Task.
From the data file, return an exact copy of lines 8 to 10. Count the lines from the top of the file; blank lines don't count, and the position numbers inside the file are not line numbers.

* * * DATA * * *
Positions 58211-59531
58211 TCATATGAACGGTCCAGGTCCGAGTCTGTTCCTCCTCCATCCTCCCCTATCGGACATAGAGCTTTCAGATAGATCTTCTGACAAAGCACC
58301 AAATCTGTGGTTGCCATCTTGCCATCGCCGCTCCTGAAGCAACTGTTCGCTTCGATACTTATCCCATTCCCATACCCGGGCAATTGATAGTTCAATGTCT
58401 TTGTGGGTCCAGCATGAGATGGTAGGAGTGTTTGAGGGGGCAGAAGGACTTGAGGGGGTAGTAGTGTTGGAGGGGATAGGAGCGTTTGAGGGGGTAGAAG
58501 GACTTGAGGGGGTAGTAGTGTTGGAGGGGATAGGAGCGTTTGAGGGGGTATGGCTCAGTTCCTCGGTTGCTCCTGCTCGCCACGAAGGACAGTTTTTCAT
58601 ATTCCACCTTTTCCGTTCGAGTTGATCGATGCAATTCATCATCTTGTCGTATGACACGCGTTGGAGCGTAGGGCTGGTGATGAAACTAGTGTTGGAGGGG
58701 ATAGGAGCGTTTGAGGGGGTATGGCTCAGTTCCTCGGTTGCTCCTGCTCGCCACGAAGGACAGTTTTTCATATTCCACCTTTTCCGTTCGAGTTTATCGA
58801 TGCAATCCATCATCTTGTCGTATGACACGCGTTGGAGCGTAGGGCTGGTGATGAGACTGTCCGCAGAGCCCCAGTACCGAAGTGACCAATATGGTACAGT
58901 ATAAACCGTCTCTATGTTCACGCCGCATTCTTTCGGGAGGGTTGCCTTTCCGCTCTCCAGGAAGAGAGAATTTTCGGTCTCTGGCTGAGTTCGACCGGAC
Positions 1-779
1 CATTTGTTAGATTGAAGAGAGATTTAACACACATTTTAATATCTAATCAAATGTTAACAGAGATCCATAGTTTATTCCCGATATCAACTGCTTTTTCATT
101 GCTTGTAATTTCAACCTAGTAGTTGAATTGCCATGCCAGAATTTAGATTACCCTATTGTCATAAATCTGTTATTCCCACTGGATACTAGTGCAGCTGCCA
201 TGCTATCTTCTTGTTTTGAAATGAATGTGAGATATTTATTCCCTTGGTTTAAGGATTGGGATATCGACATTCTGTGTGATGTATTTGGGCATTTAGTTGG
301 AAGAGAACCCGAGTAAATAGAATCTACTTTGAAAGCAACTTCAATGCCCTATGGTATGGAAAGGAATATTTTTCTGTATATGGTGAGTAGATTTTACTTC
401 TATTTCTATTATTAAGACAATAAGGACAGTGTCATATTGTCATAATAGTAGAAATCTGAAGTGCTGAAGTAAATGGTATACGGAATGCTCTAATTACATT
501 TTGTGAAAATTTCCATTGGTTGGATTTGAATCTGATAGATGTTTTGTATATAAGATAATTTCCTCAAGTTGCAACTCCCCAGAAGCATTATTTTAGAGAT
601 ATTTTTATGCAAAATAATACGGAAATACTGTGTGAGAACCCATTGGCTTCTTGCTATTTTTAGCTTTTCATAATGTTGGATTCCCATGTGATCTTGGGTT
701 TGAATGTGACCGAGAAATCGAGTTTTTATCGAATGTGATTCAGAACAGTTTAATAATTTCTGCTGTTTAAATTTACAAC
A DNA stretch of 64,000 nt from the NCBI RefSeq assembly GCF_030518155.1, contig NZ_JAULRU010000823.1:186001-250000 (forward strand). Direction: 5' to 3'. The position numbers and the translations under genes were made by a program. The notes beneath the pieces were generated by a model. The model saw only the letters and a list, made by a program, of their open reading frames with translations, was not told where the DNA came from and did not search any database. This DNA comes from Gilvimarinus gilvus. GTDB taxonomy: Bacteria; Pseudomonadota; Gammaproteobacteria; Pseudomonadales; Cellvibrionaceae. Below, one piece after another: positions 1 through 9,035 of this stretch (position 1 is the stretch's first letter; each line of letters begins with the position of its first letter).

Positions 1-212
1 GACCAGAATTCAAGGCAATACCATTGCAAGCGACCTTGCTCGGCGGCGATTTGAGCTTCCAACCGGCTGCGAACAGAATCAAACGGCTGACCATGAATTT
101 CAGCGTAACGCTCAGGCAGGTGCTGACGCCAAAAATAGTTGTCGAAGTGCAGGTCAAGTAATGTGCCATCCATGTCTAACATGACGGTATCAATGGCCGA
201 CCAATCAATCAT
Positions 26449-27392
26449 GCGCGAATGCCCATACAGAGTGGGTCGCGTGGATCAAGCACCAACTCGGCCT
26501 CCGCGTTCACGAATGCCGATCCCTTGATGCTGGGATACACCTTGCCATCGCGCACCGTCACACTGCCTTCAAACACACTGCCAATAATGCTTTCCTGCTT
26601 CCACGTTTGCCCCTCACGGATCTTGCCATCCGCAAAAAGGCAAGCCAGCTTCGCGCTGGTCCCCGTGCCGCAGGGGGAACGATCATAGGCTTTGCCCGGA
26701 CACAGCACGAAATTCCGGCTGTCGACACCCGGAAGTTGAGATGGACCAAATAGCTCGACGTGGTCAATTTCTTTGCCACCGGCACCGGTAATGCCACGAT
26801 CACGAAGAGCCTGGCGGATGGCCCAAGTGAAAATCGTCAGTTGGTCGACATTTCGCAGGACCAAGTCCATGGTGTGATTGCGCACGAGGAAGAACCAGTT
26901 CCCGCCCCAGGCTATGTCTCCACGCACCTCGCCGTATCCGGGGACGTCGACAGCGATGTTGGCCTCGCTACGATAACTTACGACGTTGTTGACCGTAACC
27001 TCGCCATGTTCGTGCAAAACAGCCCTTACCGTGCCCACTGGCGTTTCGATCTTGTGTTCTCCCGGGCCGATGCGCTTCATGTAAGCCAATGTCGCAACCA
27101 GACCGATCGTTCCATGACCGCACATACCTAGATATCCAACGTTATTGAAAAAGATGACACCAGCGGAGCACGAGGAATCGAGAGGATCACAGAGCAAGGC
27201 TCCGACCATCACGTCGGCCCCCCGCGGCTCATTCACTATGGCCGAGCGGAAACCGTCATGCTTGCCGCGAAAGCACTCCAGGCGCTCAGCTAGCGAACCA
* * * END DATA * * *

58801 TGCAATCCATCATCTTGTCGTATGACACGCGTTGGAGCGTAGGGCTGGTGATGAGACTGTCCGCAGAGCCCCAGTACCGAAGTGACCAATATGGTACAGT
58901 ATAAACCGTCTCTATGTTCACGCCGCATTCTTTCGGGAGGGTTGCCTTTCCGCTCTCCAGGAAGAGAGAATTTTCGGTCTCTGGCTGAGTTCGACCGGAC
Positions 1-779